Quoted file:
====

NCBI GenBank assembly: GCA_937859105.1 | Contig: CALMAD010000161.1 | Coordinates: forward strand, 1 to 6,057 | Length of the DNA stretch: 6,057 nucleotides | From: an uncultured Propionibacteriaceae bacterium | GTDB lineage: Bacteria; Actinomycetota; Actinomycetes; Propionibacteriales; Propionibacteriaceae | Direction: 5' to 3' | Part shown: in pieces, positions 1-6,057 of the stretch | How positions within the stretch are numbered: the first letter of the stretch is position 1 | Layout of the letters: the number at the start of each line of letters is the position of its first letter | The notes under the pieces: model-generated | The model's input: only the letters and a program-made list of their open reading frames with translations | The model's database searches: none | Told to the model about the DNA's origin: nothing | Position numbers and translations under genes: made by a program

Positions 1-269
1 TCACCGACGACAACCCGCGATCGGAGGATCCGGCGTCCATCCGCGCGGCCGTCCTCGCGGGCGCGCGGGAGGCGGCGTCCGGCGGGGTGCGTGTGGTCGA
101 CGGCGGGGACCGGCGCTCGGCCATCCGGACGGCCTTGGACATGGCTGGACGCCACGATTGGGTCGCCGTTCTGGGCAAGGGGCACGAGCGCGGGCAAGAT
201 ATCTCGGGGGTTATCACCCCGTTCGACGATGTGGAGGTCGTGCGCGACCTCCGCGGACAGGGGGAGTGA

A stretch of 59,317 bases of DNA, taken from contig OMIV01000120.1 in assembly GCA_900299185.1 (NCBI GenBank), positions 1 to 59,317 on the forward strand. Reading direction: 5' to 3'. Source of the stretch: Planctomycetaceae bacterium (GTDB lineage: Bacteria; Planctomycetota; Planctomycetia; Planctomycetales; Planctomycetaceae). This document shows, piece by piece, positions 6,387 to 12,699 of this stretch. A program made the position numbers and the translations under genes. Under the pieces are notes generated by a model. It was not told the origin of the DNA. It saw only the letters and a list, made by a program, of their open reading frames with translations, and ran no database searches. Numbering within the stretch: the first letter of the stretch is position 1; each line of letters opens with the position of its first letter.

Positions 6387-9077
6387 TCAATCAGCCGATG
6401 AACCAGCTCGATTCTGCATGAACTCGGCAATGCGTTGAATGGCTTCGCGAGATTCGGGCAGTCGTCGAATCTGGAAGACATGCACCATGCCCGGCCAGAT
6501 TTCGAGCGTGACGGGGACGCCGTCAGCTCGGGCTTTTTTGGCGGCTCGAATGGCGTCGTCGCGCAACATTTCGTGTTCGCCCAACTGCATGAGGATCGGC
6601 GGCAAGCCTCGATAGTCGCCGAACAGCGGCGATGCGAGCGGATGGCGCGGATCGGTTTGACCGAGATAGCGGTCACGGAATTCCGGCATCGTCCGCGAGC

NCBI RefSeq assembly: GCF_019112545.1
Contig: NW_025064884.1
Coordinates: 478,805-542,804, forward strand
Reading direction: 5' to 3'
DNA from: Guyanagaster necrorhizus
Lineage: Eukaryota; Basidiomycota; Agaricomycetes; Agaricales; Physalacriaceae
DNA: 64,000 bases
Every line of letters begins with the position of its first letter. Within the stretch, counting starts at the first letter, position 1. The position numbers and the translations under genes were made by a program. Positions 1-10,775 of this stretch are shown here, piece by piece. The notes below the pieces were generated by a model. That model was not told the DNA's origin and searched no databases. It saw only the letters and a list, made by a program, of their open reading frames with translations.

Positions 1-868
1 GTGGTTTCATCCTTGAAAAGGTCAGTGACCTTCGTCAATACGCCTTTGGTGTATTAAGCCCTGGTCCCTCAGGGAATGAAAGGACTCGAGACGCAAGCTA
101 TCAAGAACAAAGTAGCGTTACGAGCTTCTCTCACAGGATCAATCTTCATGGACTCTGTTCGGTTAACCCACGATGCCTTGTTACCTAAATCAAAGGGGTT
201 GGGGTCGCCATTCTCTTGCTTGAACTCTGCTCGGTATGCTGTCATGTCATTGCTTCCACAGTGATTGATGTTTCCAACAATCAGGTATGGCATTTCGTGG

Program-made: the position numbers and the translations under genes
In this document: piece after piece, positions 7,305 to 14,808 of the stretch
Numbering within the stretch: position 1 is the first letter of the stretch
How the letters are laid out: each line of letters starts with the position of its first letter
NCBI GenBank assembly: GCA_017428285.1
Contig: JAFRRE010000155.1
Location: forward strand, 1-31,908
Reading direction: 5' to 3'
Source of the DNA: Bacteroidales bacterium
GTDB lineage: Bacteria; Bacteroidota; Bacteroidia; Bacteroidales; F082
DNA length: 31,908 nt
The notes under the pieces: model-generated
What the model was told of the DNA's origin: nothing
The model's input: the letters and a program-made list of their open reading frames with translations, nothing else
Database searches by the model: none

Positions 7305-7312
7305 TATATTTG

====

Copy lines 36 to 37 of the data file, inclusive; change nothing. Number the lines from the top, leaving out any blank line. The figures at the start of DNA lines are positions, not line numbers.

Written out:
What the model was told of the DNA's origin: nothing
The model's input: the letters and a program-made list of their open reading frames with translations, nothing else